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It has been a few days, full of good things since I last posted here.  I met with good friends for study and prayer, and those days always lift me up in great measure.  Then I met with someone who was talking with me about doing something that was very important to me in a very different way.  

I met with him, because I knew that there was value in what he was talking about, but to change what I was doing and give up the control of what I have always done in the past is very difficult.  Those of us who are ministers often complain about how congregations dig in their heels about changing, and we lament that the seven last words of dying congregations are, “We’ve never done it that way before”….

I know where that fear-informed attitude comes from… I have it myself.

Odd, isn’t it that when I see a vision and want the congregation to move on it, then that fear of letting go of control frustrates me, but when someone is trying to help me see a new vision that sense of control is my security blanket.  

Yet I also know that when we let go, and when we trust God, then things can and will happen.  When we let go and trust God, then the Holy Spirit is free to move and whisper and change hardened hearts.  

So today as I read the reflection for Day 11 of the Lenten Project I knew that what I had learned from a friend and the guidance given to change what I was doing, was indeed a word for me…..

Becky asked today for us to meditate on Revelation 1: 8, 17-18.  As is my practice for Lent I read from the Message:

The Master declares, “I’m A to Z. I’m The God Who Is, The God Who Was, and The God About to Arrive. I’m the Sovereign-Strong….  I, John, with you all the way in the trial and the Kingdom and the passion of patience in Jesus, was on the island called Patmos because of God’s Word, the witness of Jesus. It was Sunday and I was in the Spirit, praying. I heard a loud voice behind me, trumpet-clear and piercing: “Write what you see into a book. Send it to the seven churches: to Ephesus, Smyrna, Pergamum, Thyatira, Sardis, Philadelphia, Laodicea.” I turned and saw the voice.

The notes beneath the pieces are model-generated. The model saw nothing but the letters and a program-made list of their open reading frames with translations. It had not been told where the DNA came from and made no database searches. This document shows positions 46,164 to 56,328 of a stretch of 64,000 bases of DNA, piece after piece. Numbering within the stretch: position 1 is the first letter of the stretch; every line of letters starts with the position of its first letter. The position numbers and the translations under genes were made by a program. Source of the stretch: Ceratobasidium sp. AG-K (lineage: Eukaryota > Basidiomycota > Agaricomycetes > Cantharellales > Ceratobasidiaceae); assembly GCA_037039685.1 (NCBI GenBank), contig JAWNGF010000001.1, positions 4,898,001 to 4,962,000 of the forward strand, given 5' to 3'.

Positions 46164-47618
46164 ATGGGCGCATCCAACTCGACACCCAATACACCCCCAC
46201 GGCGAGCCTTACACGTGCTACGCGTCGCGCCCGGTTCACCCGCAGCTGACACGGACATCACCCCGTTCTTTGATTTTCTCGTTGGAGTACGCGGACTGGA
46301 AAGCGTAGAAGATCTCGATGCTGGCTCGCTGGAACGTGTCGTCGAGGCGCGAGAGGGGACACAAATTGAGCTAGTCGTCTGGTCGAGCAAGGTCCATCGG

I saw a gold menorah

    with seven branches,

And in the center, the Son of Man,

    in a robe and gold breastplate,

    hair a blizzard of white,

Eyes pouring fire-blaze,

    both feet furnace-fired bronze,

His voice a cataract,

    right hand holding the Seven Stars,

His mouth a sharp-biting sword,

    his face a perigee 

I saw this and fainted dead at his feet. His right hand pulled me upright, his voice reassured me:  “Don’t fear: I am First, I am Last, I’m Alive. I died, but I came to life, and my life is now forever.

John, when he encountered the living Christ, was afraid.  That is so like all the annunciation stories, where every one who sees the angel reacts with strong fear, then with faith.

That’s a real lesson for us.  




Fear does not have to rule us.  We don’t need to grab onto control of everything in our lives and work to make it come out like we want.  There is a better route…. faith, trust, confidence–not in ourselves, not in a political leader, but in God.






Becky asks:  

We can trust God, trust that God is with us, but do we?  

Are we confident that we are not alone and need not be afraid?

How will you let go of your need for control and just exist confident in the one who saves? 

I know, that for me that letting go and letting God is a continual process.  I give God my trust, and then I take back control.  I give God my confidence, and then I let fear into my heart.  Trusting God is a journey of continual repentance.  It is a good journey to undertake during Lent.  




That with all the practice I have had, I am getting better at trusting God.